Mumbai, India -- On a recent hot afternoon, more than 200 women walked a winding path to the tomb of the Muslim saint Pir Haji Ali Shah Bukhari, one of the city’s most recognizable landmarks and a holy place visited by more than 30,000 people of all faiths every day.
For members of the Bharatiya Muslim Mahila Andolan, a Muslim women’s activist group, the 10-minute march was the culmination of a four-year battle.
Since 2012, women going to the dargah, or tomb, found themselves barred from entering the inner sanctum by trustees who said their entry was un-Islamic.
That sparked a campaign to reverse the ban. In August, the Bombay High Court agreed that nothing in Islam forbids their entry and that safety concerns were unsubstantiated.
The dargah trustees appealed the decision to the Supreme Court, but later said they would comply with the high court’s order.
“It’s a first of its kind victory from the point of view of equal access to an Islamic place of worship in India,” said Noorjehan Safia Niaz, co-founder of the BMMA, a national platform for Muslim women, and one of the petitioners who took the matter to court.
On their Nov. 29 march to the tomb, the women were allowed in and invited to tea and prayers.
Raju Moray, the lawyer who argued the case for the group, said such struggles are difficult because courts are hesitant to interfere in religious matters.
The trustees argued from an Islamic standpoint. But Niaz said the group was able to counter those arguments with Quranic verses on gender equality.
The BMMA found that of 19 dargahs or tombs they surveyed in Mumbai, six prevented full access of women inside. Some however, never allowed women inside, making them different from the case of Haji Ali Dargah.
Moray said the Bombay High Court ruling would have a “persuasive value” in other court cases.
On the day of the judgment, some members of the group began dancing and rejoicing in the hallways of the court complex itself.
“It is a fight by all women, not just Muslim women,” said Bharthi Shetty, 32, a BMMA activist who identifies as Hindu and who came to hear the judgment pronounced. “It felt like a victory for all women.”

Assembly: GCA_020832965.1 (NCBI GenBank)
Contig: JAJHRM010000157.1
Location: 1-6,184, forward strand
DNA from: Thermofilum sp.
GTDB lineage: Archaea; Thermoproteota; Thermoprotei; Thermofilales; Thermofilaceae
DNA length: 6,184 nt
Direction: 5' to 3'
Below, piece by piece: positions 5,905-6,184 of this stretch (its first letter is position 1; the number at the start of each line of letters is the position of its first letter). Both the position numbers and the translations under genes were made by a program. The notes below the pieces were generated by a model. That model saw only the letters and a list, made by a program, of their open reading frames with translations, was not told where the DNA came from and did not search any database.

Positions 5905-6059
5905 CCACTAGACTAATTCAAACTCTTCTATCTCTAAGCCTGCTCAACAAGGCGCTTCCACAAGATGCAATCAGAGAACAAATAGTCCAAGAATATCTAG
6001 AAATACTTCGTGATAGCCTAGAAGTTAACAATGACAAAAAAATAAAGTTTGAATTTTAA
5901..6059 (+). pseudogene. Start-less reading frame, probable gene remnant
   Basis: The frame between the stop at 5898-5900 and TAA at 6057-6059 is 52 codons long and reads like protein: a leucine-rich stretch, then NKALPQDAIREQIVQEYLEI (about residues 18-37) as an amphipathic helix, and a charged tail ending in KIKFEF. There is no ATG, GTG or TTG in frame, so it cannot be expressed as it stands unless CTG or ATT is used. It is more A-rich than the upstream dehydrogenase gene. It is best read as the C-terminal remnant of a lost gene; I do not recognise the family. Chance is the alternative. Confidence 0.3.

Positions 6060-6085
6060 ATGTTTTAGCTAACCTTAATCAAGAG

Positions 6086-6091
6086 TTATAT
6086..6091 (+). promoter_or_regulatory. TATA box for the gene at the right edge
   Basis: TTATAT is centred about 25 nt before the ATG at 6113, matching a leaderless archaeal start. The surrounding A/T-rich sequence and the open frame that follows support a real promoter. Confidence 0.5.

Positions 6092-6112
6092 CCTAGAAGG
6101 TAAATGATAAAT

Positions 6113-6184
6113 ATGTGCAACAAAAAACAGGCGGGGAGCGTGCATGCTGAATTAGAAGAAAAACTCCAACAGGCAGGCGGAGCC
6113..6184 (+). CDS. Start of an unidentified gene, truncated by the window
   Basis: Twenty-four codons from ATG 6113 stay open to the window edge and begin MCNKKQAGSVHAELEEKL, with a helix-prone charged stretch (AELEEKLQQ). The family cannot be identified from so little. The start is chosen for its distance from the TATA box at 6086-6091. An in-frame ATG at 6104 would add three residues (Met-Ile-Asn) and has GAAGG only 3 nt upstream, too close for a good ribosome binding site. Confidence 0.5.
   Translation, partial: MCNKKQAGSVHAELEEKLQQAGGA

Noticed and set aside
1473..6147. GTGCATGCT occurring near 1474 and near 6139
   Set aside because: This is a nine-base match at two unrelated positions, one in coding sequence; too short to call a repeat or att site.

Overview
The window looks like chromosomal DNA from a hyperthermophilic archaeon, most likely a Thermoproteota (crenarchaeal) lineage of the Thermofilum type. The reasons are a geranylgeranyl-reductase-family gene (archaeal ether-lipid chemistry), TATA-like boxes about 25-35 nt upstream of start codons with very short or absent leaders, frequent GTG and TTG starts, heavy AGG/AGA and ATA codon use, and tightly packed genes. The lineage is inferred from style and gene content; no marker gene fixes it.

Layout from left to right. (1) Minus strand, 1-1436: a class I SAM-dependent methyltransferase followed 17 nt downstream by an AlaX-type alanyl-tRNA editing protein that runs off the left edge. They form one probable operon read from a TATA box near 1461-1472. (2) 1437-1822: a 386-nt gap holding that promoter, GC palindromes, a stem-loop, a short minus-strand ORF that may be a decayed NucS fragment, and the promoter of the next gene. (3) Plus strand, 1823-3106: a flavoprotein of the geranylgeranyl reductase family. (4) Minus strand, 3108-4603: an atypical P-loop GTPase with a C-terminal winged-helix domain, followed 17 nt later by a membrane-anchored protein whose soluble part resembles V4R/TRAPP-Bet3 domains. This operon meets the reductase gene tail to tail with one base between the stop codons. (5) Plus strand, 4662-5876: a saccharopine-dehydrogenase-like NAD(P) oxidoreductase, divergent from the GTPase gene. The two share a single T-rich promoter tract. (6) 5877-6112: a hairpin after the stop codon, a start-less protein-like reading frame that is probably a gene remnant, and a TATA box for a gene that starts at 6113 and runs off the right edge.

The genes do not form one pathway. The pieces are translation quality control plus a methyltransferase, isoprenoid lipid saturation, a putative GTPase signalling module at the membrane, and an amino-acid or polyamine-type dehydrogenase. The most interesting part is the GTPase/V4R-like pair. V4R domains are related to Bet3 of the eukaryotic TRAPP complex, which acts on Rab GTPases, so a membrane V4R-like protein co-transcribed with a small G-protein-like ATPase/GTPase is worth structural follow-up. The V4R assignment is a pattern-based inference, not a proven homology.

But for the BMMA this is only the first of many battles. The 10-year old organization of more than 50,000 members across the country has set its sights on nothing less than structural change.
“We are trying to create a voice for Muslim women in the community,” said Niaz. “One thing is to complain about existing structures, the other is to create alternative structures.”
The BMMA has been working on educating women as kazis — or Islamic scholars — and training them to hold Shariah courts to counsel Muslim women with marital problems. Such roles have been the preserve of men so far.
The group is also a party to a case before the Supreme Court that asks to annul the Muslim practice in which a Muslim man can divorce his wife just by uttering “talaq” three times.
For their work they have been targets of vicious attacks, especially from conservatives.
The battle for more gender-sensitive practices in religion has been particularly fraught in the past year.
At Shani Shingnapur temple in Maharashtra women tried to storm the temple after being refused access into the sanctum. The matter later went to court. While hearing another case in April, the Supreme Court questioned a ban on women ages 10 to 50 entering the Sabarimala temple in Kerala. That case has not been decided.